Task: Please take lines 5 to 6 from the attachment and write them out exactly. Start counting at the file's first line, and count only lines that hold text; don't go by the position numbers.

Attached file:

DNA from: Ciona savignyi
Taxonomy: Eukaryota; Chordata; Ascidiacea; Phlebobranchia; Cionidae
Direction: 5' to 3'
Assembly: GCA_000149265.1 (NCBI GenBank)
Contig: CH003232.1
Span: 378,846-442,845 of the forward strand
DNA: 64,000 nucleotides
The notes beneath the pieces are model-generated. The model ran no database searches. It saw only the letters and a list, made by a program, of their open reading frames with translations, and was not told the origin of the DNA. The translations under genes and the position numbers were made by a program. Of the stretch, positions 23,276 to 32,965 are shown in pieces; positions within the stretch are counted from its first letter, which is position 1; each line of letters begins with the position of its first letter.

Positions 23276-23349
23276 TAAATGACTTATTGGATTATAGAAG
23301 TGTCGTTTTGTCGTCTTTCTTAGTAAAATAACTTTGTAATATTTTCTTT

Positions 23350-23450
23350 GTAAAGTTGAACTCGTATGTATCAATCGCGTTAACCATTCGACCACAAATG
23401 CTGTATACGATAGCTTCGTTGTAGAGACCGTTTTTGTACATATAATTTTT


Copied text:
Contig: CH003232.1
Span: 378,846-442,845 of the forward strand